1097 F20101206_AABCUD peng_j_Page_06.txt
69e2db32423d29fcb089957d6ee7ce4d
b642935afa56a034ce375bd6a8c9812b575259df
F20101206_AABCPG peng_j_Page_19.tif
851e5bd75d193e4243e95ba9bcaee4ef
520537532b47fd6a79bfe7d4ab614f556405f421
5613 F20101206_AABDBC peng_j_Page_69thm.jpg
21a94efc5bd409677416c034b437fb9e
538ddb709a71a2c8dd9dc2d71a20f0390c3e7be5
34010 F20101206_AABCZC peng_j_Page_38.QC.jpg
cace7ca62cd2a2cd8d9fd3a46657b75c
9a175c1dd51fc8d69986341bb1d24307cfc8a2b9
69568 F20101206_AABCKK peng_j_Page_25.jpg
b51799711820915332d6ce34c5bc148c
003df974ebeb57e7d667e4f3bec58629b688a73a
1139 F20101206_AABCUE peng_j_Page_07.txt
35bb5e4dc4824ad6abb2b7f558260427
a61e06484a562f512ab89e2a6bf5cff60848a48e
F20101206_AABCPH peng_j_Page_20.tif
efa70fe85aa24d2e07f5128ed9175221
c723f08f41d221970924832fb43f5e31df277e8f
23984 F20101206_AABDBD peng_j_Page_70.QC.jpg
4f2faed6a237b73017c59ce4316bcd99
30263f31298eb10dc41f559a1cbce0f50d11af69
73918 F20101206_AABCKL peng_j_Page_26.jpg
690e564a3a68c3caaeb0d263162f17e4
7cdbdc5a0e36dcfe8288c5918342535c9624a29f
1498 F20101206_AABCUF peng_j_Page_08.txt
d58a0ebe9179f800f142a85c9b64c20c
95eef853b36da1db63b91c9094045122b37e0a2a
F20101206_AABCPI peng_j_Page_21.tif
89ba1e5c108cadd40667ba97caf124d3
505b207e89c4297445f700c1f5a68e97c934494f
22662 F20101206_AABDBE peng_j_Page_71.QC.jpg
660cce5684a8eb6ceb723bc2f2de32be
ac74cd012623de0db8fea0bd66eee4f75a0b025b
7390 F20101206_AABCZD peng_j_Page_39thm.jpg
0160d70edbe9fd8be93dd8cb4e2bcefc
ad582d215a08ad620065c1d617bc07ffc4289f6a
101549 F20101206_AABCKM peng_j_Page_27.jpg
cc2e1ed7907cbfea72805b3bafe7b8e1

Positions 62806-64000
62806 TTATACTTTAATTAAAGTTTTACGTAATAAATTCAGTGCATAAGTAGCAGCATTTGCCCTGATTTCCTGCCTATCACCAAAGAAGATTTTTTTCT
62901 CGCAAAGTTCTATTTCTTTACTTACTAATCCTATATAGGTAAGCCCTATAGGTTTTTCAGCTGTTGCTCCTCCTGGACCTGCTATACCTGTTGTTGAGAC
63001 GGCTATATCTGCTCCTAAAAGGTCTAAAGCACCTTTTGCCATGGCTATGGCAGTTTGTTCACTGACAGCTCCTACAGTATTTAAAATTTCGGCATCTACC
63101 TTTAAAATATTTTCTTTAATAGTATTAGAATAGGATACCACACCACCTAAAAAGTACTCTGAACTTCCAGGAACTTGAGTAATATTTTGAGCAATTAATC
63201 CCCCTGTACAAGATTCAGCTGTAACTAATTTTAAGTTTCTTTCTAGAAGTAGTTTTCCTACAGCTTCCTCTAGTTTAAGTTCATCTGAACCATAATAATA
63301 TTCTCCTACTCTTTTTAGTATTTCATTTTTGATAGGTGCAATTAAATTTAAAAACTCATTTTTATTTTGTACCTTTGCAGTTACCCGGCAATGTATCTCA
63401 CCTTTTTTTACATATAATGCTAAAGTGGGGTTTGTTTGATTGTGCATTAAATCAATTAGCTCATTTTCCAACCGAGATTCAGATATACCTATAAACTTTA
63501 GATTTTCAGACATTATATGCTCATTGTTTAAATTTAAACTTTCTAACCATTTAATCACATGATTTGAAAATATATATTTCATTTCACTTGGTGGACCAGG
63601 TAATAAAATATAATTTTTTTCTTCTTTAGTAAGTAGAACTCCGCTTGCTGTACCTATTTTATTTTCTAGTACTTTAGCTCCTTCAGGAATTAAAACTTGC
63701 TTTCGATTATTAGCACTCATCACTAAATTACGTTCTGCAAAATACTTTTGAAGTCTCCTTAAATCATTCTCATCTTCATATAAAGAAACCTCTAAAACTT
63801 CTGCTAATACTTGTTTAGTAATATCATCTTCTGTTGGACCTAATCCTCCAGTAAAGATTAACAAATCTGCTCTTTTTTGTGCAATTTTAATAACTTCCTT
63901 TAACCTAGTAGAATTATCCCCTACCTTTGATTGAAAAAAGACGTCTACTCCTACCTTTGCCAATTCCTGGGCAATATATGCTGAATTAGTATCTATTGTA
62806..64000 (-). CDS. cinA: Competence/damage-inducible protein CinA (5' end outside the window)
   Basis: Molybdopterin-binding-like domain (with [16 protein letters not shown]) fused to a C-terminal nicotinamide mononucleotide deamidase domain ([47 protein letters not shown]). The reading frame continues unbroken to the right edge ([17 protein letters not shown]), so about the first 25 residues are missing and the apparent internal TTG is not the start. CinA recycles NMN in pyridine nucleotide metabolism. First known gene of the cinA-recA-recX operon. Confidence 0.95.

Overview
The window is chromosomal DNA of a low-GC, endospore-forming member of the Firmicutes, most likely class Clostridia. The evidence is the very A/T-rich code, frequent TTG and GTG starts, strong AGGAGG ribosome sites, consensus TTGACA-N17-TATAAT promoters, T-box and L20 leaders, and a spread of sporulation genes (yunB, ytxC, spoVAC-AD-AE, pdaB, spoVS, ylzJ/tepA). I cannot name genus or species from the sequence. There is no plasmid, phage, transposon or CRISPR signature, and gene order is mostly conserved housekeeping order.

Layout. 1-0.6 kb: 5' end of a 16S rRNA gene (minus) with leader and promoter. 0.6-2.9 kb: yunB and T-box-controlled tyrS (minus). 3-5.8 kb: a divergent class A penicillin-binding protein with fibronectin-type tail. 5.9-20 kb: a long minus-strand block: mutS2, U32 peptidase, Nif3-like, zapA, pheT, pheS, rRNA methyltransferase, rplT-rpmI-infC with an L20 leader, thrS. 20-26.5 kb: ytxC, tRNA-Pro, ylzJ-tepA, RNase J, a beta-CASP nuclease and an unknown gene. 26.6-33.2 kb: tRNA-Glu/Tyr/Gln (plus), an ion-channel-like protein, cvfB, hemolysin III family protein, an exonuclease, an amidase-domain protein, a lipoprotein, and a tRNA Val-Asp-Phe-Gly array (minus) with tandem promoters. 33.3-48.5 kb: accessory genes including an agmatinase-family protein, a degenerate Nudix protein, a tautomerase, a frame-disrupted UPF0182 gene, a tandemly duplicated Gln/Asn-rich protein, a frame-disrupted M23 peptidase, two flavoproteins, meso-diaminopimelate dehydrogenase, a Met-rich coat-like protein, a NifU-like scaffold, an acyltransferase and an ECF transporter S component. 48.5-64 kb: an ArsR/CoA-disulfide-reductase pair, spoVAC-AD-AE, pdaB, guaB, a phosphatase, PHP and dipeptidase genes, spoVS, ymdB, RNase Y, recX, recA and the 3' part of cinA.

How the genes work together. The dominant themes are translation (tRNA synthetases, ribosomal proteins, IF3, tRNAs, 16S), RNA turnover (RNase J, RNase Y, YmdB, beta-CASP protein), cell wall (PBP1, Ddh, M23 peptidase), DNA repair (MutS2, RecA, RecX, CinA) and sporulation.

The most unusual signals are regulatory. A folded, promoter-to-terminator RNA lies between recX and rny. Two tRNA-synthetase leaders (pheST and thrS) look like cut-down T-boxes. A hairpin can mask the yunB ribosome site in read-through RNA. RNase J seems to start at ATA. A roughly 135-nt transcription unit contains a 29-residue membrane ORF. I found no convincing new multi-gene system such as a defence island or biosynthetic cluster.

7523d9692b87d90b7f57d817ba314d0a869ca553
1972 F20101206_AABCUG peng_j_Page_09.txt
f91d4e750d137d21f3d8338f9c8105f4
0c437231ff246db2f1e35dbfd4c020ad8d6cebc2
F20101206_AABCPJ peng_j_Page_22.tif
6159bc6bf9e5d6134e5bc02168a7dc53
ad31a8e1972437896b323da2a27628570313e7ae
6136 F20101206_AABDBF peng_j_Page_72thm.jpg
e91a04dae9b9066d6ef4d40a39e80eb9
b2c2116655dc658d7d095c8c6e5cbacc65254ce2
25617 F20101206_AABCZE peng_j_Page_39.QC.jpg
52438595324f3f5782a0060056d7ced8
2124a1eb1e207eba321979711c1a815676bae918
81614 F20101206_AABCKN peng_j_Page_28.jpg
0184bc823acce25e67f8da40dce271f9
baa326f9213c7865253f3f17ae552d6935207692
1700 F20101206_AABCUH peng_j_Page_10.txt
2f0ef009ccb43b0a2b22c4a40d30fded
32f01ef44275ffb6f5c48ee9b8ef11ded38a2a01
F20101206_AABCPK peng_j_Page_23.tif
25a9320eb3b9fcac527b7d20efc1ef9c
caadfb5ef67f0d0f7d5606ac21175318ad6f802b
23234 F20101206_AABDBG peng_j_Page_72.QC.jpg
10ffb8588569c3be4f0cb33beac5c9f3
7823182bf13cbecea2a6b90060912169969e5c0a
16186 F20101206_AABCZF peng_j_Page_40.QC.jpg
a2c63ebf5fe357e5c8f63a1e9129bc86
6525eaa7676d7b38e3de92f8eac6312e5c663b30
43111 F20101206_AABCKO peng_j_Page_30.jpg
cc2ba978df312940200392d4f5726d7a
bb0d931fe827cc0902a31866bfb6f7215fc7bfce
2079 F20101206_AABCUI peng_j_Page_11.txt
9ff18c561365de0f2e02f373d4fb2a22
22dd947e81d90161bcdb1f0001ef400bfbe4044d
F20101206_AABCPL peng_j_Page_24.tif
2c25a07894628203c9bdb4fad4cc17c7
ce1bc8906c90d489ca6eac34067f4ab9c40dbfa4
4778 F20101206_AABDBH peng_j_Page_73thm.jpg
e48dbdd410945f89b8757c6745fc61ae
31b92379ca5f3bb1edb168ac42f6b23f51aba26c
26073 F20101206_AABCZG peng_j_Page_41.QC.jpg
5ae5f00fcd720b283b827392f884f76f
80f421f756c6640c91fe0b819c8bfe5dfc9e53dc
88231 F20101206_AABCKP peng_j_Page_31.jpg
816dc9d4ecc3b375472a79ca7d2c7908
d43da97e6f2599d22cd43debf505eff0614e1d73
2202 F20101206_AABCUJ peng_j_Page_12.txt
bd4c25910444596949b265705cc08ede
9b9b6ffc134925f2eceb5e5b3972816c13ed9a52
F20101206_AABCPM peng_j_Page_25.tif
b781db87f9a939ad97b3f7578c463b04
44b249df1d4d44011dda7b314d9a31e103e92d2c
17363 F20101206_AABDBI peng_j_Page_73.QC.jpg
c62b7ba697377a969e6592573338fbf0
9ed8d33c5fc2548c435f554093715774a32376c0
8458 F20101206_AABCZH peng_j_Page_42thm.jpg
681f8bed00b9eb9b32e16ad7d59e25cb
eaf6baaceb1aad25fb76e17698ee5bc841b193c7
90873 F20101206_AABCKQ peng_j_Page_32.jpg
66057bd2037f8295ff7cc6d448b7b0cc
743960b7b9e4b7470f078f73d250abe2106932ce
1323 F20101206_AABCUK peng_j_Page_13.txt
0f98ebe79e81fb62e3bbd942636dcd07
7640fa917d69bc5ede250544d8408a0bd6be6864
F20101206_AABCPN peng_j_Page_26.tif
6ab1a0a0250f6af8efe3657c304e2d01
c36263ffa7de6ad013f4033c81cf59603a27f585
8592 F20101206_AABDBJ peng_j_Page_74thm.jpg
ec86152c8a1608c256cf26f118fa5929